Deciding to do an MBA: your questions answered
Choosing to do an MBA is a big step. It requires self-discipline, time and financial commitment, and potentially a career break if you study full-time.
The course fees and prerequisite experience mean that typically graduates applying to masters in business administration (MBA) programmes want to advance their careers, make a career change (from finance to consulting, for example) or move into entrepreneurship.
What are the advantages of doing an MBA?
Even in the fledgling recovery, an MBA can significantly improve your prospects and future earning power.
It's not only finance firms that value the MBA, blue-chip companies such as IBM and Google recruit MBA graduates. Most business schools also have very strong alumni networks, and you can create a useful network of contacts (fellow students, lecturers and even speakers invited to campus) who could help you throughout your career.
Employers usually look favourably on the qualification because the format promotes knowledge and skills that are applicable to any organisation (regardless of the sector). The universal appeal stems from the MBA's focus on collective business principles like finance, marketing, operations, technology, accounting, business strategy, organisational behaviour, economics and entrepreneurship.
What are the requirements for applying to an MBA programme?
Generally, a first degree and at least three years' work experience. Many business schools will also require you to sit the Graduate Management Admissions Test (GMAT) when you apply.
If you haven't got the prerequisite experience, you could consider a Masters in Management (MiM) instead. The MiM puts more emphasis on theory rather than requiring candidates to draw heavily on their own business practices.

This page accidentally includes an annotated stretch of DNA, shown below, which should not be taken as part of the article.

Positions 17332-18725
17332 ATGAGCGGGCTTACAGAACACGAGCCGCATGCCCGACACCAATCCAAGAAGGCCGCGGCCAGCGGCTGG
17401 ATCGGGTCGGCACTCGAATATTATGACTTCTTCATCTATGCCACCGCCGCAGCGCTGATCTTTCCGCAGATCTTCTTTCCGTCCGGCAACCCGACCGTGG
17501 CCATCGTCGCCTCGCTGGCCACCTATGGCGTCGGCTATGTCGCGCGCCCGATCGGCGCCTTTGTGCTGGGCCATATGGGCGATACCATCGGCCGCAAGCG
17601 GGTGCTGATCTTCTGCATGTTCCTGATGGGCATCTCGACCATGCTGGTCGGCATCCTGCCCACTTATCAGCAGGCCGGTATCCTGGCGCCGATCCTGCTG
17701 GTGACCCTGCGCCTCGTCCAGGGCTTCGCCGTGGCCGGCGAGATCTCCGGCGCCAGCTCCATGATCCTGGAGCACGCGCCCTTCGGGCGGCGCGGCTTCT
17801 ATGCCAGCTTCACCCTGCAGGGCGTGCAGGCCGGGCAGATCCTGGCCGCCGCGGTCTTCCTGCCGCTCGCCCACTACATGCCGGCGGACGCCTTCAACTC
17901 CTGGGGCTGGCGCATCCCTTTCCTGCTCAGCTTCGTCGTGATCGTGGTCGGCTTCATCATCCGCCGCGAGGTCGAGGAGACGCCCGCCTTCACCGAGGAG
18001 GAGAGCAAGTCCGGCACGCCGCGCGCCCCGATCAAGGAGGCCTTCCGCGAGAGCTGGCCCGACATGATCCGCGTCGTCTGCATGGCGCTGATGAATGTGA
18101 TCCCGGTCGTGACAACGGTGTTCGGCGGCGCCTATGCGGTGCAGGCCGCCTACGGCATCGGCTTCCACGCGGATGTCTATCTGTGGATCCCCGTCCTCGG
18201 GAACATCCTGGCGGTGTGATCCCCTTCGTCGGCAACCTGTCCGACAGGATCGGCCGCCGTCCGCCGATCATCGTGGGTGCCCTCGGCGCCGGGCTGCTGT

When is the right time to do an MBA?
Most entrants to MBA courses are already managers of some description. MBAs are designed to allow people to progress further in their chosen careers, or make a career switch – not to start at the bottom. It's unusual to start an MBA course immediately after graduating, unless there are special circumstances (such as you've been running or helping to run the family business since you were ten years old), and most accredited courses will require you to have at least three years' work experience before applying.
Part of the appeal of doing an MBA course is coming into contact with fellow students who can share their business experiences, which wouldn’t be possible if everyone was fresh out of university. You're expected to learn from your peers and gain from their experience as well as that of the lecturers and guest speakers.
What are the components of a 'typical' MBA progamme?
There's usually a core set of subjects offered by the school, such as accounting, marketing and finance, and several electives to choose from. At the London Business School, for example, electives include entrepreneurial, strategy, technology management, international business private equity and change management. Courses often finish with a project or dissertation. Many two-year courses include a summer internship.
Online and distance-learning MBA courses
Online and distance learning MBA courses are gaining momentum and credibility in the market. The Financial Times list of the top online courses includes two UK schools in the top ten (only one made its on-campus Global MBA Ranking 2014 dominated by US schools).
The online format can offer flexibility and the chance to choose specialist tuition that otherwise might not be available. Your peers could literally be from anywhere in the world, but you need to be willing to approach networking in different ways to get the most out of the opportunity.